- RAINBOWFISH (NCT03779334) – an open-label, single-arm, multicentre study, investigating the efficacy, safety, pharmacokinetics and pharmacodynamics of risdiplam in babies (~n=25), from birth to six weeks of age (at first dose) with genetically diagnosed SMA who are not yet presenting with symptoms. The study is currently recruiting.
About Roche in neuroscience
Neuroscience is a major focus of research and development at Roche. The company’s goal is to develop treatment options based on the biology of the nervous system to help improve the lives of people with chronic and potentially devastating diseases.
Roche has more than a dozen investigational medicines in clinical development for diseases that include multiple sclerosis, spinal muscular atrophy, neuromyelitis optica spectrum disorder, Alzheimer’s disease, Huntington’s disease, Parkinson’s disease, Duchenne muscular dystrophy and autism.
Roche is a global pioneer in pharmaceuticals and diagnostics focused on advancing science to improve people’s lives. The combined strengths of pharmaceuticals and diagnostics under one roof have made Roche the leader in personalised healthcare – a strategy that aims to fit the right treatment to each patient in the best way possible.
Roche is the world’s largest biotech company, with truly differentiated medicines in oncology, immunology, infectious diseases, ophthalmology and diseases of the central nervous system. Roche is also the world leader in in vitro diagnostics and tissue-based cancer diagnostics, and a frontrunner in diabetes management.
Founded in 1896, Roche continues to search for better ways to prevent, diagnose and treat diseases and make a sustainable contribution to society. The company also aims to improve patient access to medical innovations by working with all relevant stakeholders. More than thirty medicines developed by Roche are included in the World Health Organization Model Lists of Essential Medicines, among them life-saving antibiotics, antimalarials and cancer medicines. Moreover, for the eleventh consecutive year, Roche has been recognised as one of the most sustainable companies in the Pharmaceuticals Industry by the Dow Jones Sustainability Indices (DJSI).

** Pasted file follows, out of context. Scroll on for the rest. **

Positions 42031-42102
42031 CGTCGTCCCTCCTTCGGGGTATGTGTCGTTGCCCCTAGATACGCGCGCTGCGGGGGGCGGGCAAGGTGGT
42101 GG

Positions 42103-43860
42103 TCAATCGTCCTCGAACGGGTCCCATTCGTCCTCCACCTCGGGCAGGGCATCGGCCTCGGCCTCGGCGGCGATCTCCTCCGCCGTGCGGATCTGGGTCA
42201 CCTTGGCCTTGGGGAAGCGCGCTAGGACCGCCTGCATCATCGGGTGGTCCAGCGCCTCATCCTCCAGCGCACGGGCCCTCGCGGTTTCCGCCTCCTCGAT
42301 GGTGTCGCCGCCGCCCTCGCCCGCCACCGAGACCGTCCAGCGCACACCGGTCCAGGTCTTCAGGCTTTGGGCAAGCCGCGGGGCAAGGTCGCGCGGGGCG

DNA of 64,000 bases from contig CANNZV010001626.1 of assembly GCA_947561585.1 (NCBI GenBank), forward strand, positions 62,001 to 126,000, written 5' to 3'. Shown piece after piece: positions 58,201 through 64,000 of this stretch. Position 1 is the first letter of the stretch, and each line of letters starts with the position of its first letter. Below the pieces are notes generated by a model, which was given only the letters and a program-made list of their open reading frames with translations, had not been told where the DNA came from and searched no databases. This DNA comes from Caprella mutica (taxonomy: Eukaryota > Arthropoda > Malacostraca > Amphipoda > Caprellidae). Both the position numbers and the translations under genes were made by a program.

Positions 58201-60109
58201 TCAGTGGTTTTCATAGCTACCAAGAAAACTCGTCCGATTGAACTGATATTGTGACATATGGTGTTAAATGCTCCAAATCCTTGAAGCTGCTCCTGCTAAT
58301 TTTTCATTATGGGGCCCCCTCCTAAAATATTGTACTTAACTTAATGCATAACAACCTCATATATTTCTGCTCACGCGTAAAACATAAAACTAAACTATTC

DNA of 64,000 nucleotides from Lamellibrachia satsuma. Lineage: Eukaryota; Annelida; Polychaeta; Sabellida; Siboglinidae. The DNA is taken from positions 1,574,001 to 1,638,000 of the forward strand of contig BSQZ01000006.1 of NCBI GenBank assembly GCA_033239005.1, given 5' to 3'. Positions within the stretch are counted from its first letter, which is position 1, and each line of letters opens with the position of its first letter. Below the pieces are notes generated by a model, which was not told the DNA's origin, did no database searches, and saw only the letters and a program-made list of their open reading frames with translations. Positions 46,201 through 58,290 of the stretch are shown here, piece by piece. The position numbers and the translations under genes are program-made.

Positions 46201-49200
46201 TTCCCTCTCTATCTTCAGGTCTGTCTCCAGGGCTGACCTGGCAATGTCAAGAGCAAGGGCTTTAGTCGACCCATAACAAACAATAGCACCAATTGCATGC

The Roche Group, headquartered in Basel, Switzerland, is active in over 100 countries and in 2019 employed about 98,000 people worldwide. In 2019, Roche invested CHF 11.7 billion in R&D and posted sales of CHF 61.5 billion. Genentech, in the United States, is a wholly owned member of the Roche Group. Roche is the majority shareholder in Chugai Pharmaceutical, Japan. For more information, please visit www.roche.com.
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 MFM-32 is a validated scale used to evaluate fine and gross motor function in people with neurological disorders, including SMA. It assesses 32 different motor functions from standing and walking through to use of hands and fingers.
 RULM is a scale designed to assess upper limb movement in people with SMA. It can capture progressive muscle weakness across the spectrum of the disease, reflective of the SUNFISH Part 2 study population.